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"Never let go of something you can't afford to lose!"

ChamomileTea4Me's picture

Years ago, my big sister told me, "I never let go of something I can't afford to lose."  She said she never wanted money or material things to ruin a relationship, so although she was always pretty generous about helping people out, she never loaned, gave, or let people borrow anything she would be upset about never seeing again.  Good stuff. I adopted that rule and made it my own long ago.  I haven't always upheld it in my weaker moments, but I always consider it when I'm faced with a decision on where to spend my time, money, and energy.  It helps ward off unnecessary drama and anxiety for sure, and because I apply the same rule across the board, I don't feel guilty about telling people "no."  It's nothing personal.  It's just my boundary.

So, MR. ED is getting on board with this rule and it's helping him set boundaries!  *dance4* Yesterday, SD22 called him asking to "borrow" $40.  She actually rarely asks for anything from him anymore, works full time, has his only granddaughter, he can afford to give her $40, and so it really was no biggie.  He asked me if I wanted to go with him to her house and you all will be proud of me...I said, "No, I think I'll stay here and get some things done.  You just go and enjoy the time with SD22 & Snigglefritz."  Before, I probably would have gone and then got all worked up about something or other. I disengaged and dodged having a contentious discussion with MR. ED and setting myself up for the rejection I always feel from SD22. *dance4*  Also, SD22 opened up in a way she may not have if I were there.  She told MR. ED she now understands how hard it must have been for him all those years as a single dad raising 3 girls.  She lives with her BF/Baby Daddy, but he's about as good as a bump on a log.  She's feeling the adulting/parenting thing pretty hard right now and is finally expressing some sort of compassion and respect for MR. ED.  He's certainly not been a perfect parent, but I'm happy for him that he's getting some love for all he did do for those girls while BM left them all in the dust.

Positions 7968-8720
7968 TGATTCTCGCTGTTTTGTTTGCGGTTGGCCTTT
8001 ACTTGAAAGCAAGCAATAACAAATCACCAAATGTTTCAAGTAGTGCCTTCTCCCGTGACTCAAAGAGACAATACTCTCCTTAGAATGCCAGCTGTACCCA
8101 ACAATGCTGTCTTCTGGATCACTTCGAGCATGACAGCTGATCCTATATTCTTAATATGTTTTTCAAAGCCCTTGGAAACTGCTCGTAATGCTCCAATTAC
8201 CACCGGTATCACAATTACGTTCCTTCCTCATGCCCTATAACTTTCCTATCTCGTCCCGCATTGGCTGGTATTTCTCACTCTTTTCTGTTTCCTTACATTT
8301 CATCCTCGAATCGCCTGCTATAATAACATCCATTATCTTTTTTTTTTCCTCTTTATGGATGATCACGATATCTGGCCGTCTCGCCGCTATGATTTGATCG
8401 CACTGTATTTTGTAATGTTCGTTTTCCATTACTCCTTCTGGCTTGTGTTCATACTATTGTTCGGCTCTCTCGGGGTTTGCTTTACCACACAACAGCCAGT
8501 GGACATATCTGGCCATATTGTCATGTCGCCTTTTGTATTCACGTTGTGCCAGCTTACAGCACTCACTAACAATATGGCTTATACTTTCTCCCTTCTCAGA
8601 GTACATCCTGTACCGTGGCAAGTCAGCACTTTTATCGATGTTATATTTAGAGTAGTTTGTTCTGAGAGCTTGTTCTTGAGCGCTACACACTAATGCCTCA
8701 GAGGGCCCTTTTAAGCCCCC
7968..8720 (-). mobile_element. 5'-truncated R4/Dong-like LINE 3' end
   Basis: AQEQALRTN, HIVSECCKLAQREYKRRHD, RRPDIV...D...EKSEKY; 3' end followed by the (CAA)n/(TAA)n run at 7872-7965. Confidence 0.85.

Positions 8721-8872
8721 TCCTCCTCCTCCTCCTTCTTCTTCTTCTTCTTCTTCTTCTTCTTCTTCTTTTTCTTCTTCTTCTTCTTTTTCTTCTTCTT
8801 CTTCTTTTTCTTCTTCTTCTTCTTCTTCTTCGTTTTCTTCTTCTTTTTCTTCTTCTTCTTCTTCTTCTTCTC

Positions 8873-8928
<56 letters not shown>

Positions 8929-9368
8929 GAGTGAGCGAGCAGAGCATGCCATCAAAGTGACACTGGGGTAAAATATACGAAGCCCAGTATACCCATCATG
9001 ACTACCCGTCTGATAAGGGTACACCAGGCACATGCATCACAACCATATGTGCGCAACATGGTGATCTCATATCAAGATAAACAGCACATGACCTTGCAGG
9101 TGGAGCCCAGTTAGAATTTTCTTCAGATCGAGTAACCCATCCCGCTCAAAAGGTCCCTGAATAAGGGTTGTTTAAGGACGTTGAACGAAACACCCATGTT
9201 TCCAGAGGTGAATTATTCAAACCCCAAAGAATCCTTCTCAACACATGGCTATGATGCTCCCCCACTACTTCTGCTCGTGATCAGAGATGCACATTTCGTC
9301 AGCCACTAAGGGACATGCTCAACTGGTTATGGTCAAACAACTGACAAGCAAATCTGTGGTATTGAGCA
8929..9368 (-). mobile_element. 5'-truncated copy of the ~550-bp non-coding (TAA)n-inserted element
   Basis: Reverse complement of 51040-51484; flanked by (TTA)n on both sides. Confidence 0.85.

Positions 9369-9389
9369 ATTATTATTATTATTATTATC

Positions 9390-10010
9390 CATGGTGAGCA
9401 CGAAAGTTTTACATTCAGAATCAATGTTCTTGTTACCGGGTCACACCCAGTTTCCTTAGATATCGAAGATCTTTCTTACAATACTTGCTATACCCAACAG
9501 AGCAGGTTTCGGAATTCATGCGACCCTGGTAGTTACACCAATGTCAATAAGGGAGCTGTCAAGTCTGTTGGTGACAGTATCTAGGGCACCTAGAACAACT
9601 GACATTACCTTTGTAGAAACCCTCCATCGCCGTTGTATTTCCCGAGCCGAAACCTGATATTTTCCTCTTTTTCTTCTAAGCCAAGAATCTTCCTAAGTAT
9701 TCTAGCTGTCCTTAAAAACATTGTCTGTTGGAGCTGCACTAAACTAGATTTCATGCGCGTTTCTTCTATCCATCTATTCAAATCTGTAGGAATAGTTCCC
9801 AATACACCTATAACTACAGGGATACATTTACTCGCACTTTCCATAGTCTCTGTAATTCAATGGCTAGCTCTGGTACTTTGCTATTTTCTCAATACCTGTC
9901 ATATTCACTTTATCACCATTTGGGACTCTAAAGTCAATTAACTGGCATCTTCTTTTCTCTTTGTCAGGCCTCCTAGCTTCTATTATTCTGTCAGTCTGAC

Even with the kudos, he didn't allow himself to fall victim to manipulation as usual.  He gets home and tells me SD22 said, "I heard from GM that you are selling SD17's car.  I was wondering if I could use it to take my driving test." He said he'd consider it.  She went on to suggest, "BF and I can just drop by your house and pick it up."  MR. ED said he told her, "Um...no.  I can meet you at the BMV with the car when you are ready to take the test...if I haven't sold it by then."  She tried to convince him further, but he stood his ground.  He told me if he can help SD22 finally get her license, he will, but he can't afford another skid (or BF) taking that car out unsupervised.  Woo hoo for MR. ED!!! *clapping*  BTW, SD22 just bought a car, but apparently doesn't have money to get insurance, register it, and fix all the things that need fixing for it to actually run.  BF/Baby Daddy has a car AND a work van, but the windshield is cracked on the car and he is uninsured.  A mess, but MR. ED's response, "Not my problem.  I only want to help my daughter get her license.  What they do from there is their business."  I feel like I'm on another planet right now.  Progress!

SD22 also mentioned that SD20 wants the car.  Geez, I swear these girls are like vultures standing by in the shadows!  She also does not have her license yet and supposedly just bought a car with her BF.  Now, when MR. ED sold the house a year ago, he made out with a nice profit.  He gifted SD22 and SD20 (both out on their own by then) $1000 from that money to use toward getting their license and buying a car.  So, MR. ED is standing firm on only even considering the option of SD20 buying the car from him...no payments, but paid in full.  He's not even entertaining the idea of just giving it to her.